For centuries Pandas have been a symbol of peace in China. Wars and feuds would come to an end on the raising of flags with symbols of pandas on them. A sign of peace that has endured till today.

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China has, since the 70’s, gifted many pandas to different countries such as Japan, United States, Britain, France and others as a sign of peace and friendship. The panda is of huge importance to the Chinese national identity and it is considered as the national treasure of China. Rather than seeing this cute bear as a slow, cumbersome and at times clumsy animal the Chinese see the panda as a true warrior. Pandas are resourceful animals, able to find food for themselves, climb trees, and withstand extremely cold temperatures.

Does The Panda Really Have Thumbs?

If you have watched any of the thousands of online clips showing these cute black and white bears sitting on their rears and chomping away at bamboo stalks you may have noticed how the Panda grips it's food. It appears to have 5 fingers/claws as well as a 6th appendage which by all intents and purposes seems to look and perform like a thumb helping the hungry bear have a much better grip of the stalk in hand! If it looks like a thumb and it performs like a thumb then it must be thumb, right? Wrong! The panda's thumb is in fact an elongated wrist bone, jutting out far enough to allow the panda to use in tandem with the five fingers to get a good grip on the rather slippery and thin stalks of bamboo. This has been an evolutionary physical change vital to the survival of the panda. These large, hefty bears, often weighing in at 110kg plus when fully grown, need to eat large amounts of this fairly energy-poor plant, which is mainly made up of indigestible fiber, to be able sustain themselves. Adult pandas can get through up to 38kg of bamboo daily so it's vital to have the tools to make eating such vast amounts as easy and trouble free as possible. And so, evolution has once again come to the rescue by giving the panda a 'thumb'.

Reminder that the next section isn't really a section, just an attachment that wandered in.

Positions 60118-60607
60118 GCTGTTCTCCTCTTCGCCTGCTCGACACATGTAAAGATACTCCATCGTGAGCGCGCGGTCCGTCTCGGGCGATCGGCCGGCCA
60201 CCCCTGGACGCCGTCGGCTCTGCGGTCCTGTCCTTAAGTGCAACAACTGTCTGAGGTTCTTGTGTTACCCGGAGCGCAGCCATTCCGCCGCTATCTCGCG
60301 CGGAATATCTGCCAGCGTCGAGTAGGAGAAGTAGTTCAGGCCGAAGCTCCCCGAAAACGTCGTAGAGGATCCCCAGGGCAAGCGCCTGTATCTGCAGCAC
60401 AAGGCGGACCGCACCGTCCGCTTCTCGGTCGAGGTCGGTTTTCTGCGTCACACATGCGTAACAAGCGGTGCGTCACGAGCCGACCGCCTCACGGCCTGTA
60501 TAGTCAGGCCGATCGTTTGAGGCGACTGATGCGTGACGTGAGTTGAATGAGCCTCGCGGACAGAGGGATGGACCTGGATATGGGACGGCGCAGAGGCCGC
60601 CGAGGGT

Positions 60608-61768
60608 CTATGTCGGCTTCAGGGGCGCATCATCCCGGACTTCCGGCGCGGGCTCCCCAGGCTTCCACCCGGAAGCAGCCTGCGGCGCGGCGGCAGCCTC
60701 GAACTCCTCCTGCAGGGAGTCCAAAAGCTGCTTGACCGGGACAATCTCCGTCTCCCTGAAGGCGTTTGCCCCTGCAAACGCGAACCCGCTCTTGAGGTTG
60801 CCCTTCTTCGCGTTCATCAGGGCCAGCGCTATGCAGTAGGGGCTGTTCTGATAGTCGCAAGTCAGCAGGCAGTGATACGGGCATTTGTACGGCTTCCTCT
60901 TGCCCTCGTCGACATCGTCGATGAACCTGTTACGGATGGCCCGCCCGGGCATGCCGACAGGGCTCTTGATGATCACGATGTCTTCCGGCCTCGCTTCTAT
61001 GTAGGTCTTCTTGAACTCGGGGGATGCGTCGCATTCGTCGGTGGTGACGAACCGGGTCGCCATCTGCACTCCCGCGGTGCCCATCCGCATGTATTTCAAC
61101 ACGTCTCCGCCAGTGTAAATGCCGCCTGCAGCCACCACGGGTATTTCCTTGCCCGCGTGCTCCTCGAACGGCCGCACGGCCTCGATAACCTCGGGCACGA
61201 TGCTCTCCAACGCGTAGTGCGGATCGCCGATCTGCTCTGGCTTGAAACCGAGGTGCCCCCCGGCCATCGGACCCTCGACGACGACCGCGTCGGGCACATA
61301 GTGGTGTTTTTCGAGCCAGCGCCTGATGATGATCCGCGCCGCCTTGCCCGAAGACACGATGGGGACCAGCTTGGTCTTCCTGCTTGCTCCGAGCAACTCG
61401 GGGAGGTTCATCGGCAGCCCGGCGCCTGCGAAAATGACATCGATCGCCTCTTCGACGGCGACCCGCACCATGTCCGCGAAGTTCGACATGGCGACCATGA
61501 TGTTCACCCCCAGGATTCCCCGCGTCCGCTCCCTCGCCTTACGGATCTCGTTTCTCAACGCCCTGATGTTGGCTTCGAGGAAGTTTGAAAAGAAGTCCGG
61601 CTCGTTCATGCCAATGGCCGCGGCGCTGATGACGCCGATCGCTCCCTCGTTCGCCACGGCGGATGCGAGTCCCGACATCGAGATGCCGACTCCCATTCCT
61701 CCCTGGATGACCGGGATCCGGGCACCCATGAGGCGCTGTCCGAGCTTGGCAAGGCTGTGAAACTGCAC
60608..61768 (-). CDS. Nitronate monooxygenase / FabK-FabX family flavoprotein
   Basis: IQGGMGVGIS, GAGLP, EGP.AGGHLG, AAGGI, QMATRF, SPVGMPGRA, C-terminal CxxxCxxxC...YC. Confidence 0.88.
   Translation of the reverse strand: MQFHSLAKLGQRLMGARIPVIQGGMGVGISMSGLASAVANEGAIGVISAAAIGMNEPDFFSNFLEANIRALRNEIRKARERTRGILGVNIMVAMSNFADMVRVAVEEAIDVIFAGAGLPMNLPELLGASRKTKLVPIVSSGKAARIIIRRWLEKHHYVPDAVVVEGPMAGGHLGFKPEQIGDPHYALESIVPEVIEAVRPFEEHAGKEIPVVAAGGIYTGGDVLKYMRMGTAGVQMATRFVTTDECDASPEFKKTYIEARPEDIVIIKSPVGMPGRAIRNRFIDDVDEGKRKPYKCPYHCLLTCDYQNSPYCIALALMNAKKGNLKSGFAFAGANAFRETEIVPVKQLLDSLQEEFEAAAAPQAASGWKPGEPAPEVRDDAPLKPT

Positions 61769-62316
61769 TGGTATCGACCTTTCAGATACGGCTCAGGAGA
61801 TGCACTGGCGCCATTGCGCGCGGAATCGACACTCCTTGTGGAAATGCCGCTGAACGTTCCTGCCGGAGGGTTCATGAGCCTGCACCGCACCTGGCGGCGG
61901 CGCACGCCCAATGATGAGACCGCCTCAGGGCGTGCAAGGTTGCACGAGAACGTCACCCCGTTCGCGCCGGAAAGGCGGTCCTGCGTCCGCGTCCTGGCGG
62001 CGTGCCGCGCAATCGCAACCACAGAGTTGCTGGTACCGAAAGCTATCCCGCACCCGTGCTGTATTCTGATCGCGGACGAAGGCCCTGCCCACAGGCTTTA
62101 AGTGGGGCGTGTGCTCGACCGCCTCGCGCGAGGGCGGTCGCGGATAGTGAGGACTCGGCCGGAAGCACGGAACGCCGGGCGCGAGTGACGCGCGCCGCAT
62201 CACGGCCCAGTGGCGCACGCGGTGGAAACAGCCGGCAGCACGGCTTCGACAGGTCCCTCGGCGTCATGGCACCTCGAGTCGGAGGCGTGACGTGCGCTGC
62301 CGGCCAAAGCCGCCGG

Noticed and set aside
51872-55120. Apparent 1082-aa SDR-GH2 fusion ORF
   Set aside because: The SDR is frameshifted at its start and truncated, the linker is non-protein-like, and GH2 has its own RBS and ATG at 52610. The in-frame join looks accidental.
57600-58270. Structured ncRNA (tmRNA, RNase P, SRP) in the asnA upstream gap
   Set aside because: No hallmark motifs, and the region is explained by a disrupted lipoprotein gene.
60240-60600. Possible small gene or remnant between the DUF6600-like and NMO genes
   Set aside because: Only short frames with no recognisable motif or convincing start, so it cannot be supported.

China Giant Panda Eating Bamboo

What To Do When Face To Face With A Panda?

RUN! Well, the likelihood is that you will never come face to face with a giant panda, unless separated by a toughened glass or from a viewing gallery at a zoo. But if you ever do then the advice be to just run, or even jog away! You see, unlike their cousins, the black bear who can run at up to 35 miles per hour, the panda can only manage a slow trot. Their short hind legs just don’t have the strength or length or carry them very fast or very far. Plenty of time for you to leisurely jog away from the scene!

Sad Fact Time!

Giant pandas have been on the endangered species list for some time. With poaching for fur, loss of habitat and all the other usually man made strains on their existence the number of pandas in the wild is thought to be under 2000 and some 600 more held in captivity. The long term existence of these beautiful animals is a fragile one, even more so when more than half of newborn pandas are prone to die and not make it to their first birthday. Often dying from diseases but also from being accidentally crushed by their mother. This happens all too often in the wild but the news is far better when it comes to pandas in captivity with survival rates of 90% plus being reported in parts of China.

The Lifespan Of The Panda

In the wild pandas can survive for up to 20 years. The many man-made dangers as well as natural diseases shorten the lifespan of these animals dramatically compared to those in captivity who can live up to 30 years. Either way, that is a short existence and you would think the panda would be busy attending to all the items on his bucket list! In fact, the panda spends up to 14 hours a day just sitting and eating and around 10 hours sleeping which leaves little time for little else. What a life!

Want To Help?

The World Wide Fund for Nature or WWF as they are more commonly known are a non-governmental organization that have been helping to protect animals against the impact of human development since the early 60's. You have probably seen their logo of a cute panda bear! You can help the WWF protect these endangered animals by adopting a panda. Click here to adopt a panda.


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